Anything could happen to your cats in a private home. An unlicensed “boarding” facility in an uninspected home can be run by people who could easily lose your cat while you are gone, or worse, be animal abusers masquerading as a business. Please don’t endanger your cats by putting them in this situation.


Many cats do better if left in their own homes because at least their environment doesn’t change when their people do.

However, pet sitting in Colorado is an unregulated business and anyone can say anything in an online directory. It is especially important to make sure the people taking care of your cats are cat friendly with cat skills. A quality pet sitting business will also have insurance and be bonded if they have employees.

We recommend inviting any potential cat sitter over to meet the cats before you leave. Introducing this stranger to your cats can put them more at ease. A reputable cat sitter will offer this as a complementary service. The more you can do to show your cats the new pet sitter is part of the family the more comfortable your cats will be.

Your cats can also tell you a lot about how they feel about this new person in your home. A quality cat sitter will make sure to take notes on the particulars of your cats and their care to refer to while you are away.

Some good pet sitters are great with dogs but offer cat care as an afterthought. Cats are not just small dogs and their behavior can be very different from our canine friends. We’ve even heard that some dog sitters put cat care in the category of caring for plants.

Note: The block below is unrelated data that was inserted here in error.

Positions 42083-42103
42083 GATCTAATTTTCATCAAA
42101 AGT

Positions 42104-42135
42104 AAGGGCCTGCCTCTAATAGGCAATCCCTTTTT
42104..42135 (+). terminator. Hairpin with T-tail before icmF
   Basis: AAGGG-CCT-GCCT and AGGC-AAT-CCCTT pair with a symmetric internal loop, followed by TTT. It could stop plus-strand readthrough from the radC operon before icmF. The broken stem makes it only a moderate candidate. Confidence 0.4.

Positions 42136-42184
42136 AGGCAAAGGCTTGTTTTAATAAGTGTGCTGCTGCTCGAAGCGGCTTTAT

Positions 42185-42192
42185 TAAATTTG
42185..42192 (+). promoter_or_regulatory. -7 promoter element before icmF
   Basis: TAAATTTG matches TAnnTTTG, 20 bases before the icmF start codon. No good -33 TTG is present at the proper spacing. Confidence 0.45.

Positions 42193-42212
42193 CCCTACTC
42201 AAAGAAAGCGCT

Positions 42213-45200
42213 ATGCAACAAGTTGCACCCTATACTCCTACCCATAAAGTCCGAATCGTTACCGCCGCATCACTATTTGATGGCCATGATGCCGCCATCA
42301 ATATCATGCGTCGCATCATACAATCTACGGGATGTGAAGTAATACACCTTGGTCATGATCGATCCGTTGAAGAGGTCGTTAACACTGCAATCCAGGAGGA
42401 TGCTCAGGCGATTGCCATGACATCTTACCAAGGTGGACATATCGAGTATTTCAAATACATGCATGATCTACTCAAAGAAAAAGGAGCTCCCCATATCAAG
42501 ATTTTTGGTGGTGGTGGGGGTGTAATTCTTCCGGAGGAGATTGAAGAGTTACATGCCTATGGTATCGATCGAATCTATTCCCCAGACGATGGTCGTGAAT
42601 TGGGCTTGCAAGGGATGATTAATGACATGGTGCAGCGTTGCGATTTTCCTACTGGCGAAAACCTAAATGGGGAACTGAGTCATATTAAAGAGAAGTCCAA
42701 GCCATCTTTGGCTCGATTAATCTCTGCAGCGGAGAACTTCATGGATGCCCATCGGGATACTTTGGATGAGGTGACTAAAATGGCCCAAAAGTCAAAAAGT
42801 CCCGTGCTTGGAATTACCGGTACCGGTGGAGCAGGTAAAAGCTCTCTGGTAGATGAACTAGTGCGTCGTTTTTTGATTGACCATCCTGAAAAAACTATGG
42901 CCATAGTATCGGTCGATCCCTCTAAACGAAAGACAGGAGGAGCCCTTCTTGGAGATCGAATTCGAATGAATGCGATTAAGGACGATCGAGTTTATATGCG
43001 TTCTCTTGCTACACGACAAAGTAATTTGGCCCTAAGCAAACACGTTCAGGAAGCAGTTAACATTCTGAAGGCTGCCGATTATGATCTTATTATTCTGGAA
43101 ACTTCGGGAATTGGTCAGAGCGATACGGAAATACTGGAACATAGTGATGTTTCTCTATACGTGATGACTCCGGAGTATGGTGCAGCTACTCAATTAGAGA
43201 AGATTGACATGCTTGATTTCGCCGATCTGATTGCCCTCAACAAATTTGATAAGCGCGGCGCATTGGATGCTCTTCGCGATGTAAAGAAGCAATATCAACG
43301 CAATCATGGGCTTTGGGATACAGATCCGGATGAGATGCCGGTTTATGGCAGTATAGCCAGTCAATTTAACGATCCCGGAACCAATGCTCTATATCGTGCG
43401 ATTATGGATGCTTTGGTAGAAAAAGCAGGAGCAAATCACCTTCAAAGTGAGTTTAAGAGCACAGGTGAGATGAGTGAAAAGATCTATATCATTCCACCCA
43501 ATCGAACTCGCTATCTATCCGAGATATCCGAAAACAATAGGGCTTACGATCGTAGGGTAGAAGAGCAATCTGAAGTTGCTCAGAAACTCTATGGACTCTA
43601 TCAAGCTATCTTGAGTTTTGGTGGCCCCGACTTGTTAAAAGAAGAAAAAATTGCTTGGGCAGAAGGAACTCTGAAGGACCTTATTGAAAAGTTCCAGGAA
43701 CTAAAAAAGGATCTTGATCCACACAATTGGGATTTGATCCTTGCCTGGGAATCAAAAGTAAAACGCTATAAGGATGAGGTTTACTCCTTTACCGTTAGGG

Obviously, someone who thinks cats are part of the decor will not give your cats the best experience and could even be neglectful. Finding someone who deeply understands cat behavior is the best way to ensure your cat has a good experience while you are gone.

Many people do pet sitting as side jobs in their neighborhoods. Again, be careful to get references before letting someone into your home, especially if you want overnight care.

Some questions to ask of your potential cat sitter are:

  • How long have you been caring for cats?
  • What would you do if my cats are hiding when you come to care for them?
  • What experience do you have giving medications or special diets?
  • How will you know if it’s time to take my cat to the vet?
  • What is your favorite toy for playing with cats?
  • How much time do you spend playing during each visit?
  • Do you have certification in feline first aid?

Taking the time to find someone who can actually turn out to be your cats’ new friend can make all the difference in the world to your cats…and you!

Here are some cat sitters that Happy Cats can recommend:

Play and Treat Pet Service: Pet Sitting & Behavior Consulting, (719) 686-8778

Playtime Pet Sitting and Dog Walking: (719) 475-7297

Judi Baillie

Tranquility Pet sitting and Dog walking Service: (719) 352-1467

If you have a boarding or cat sitting service, please email us with your info and some references so we can recommend you!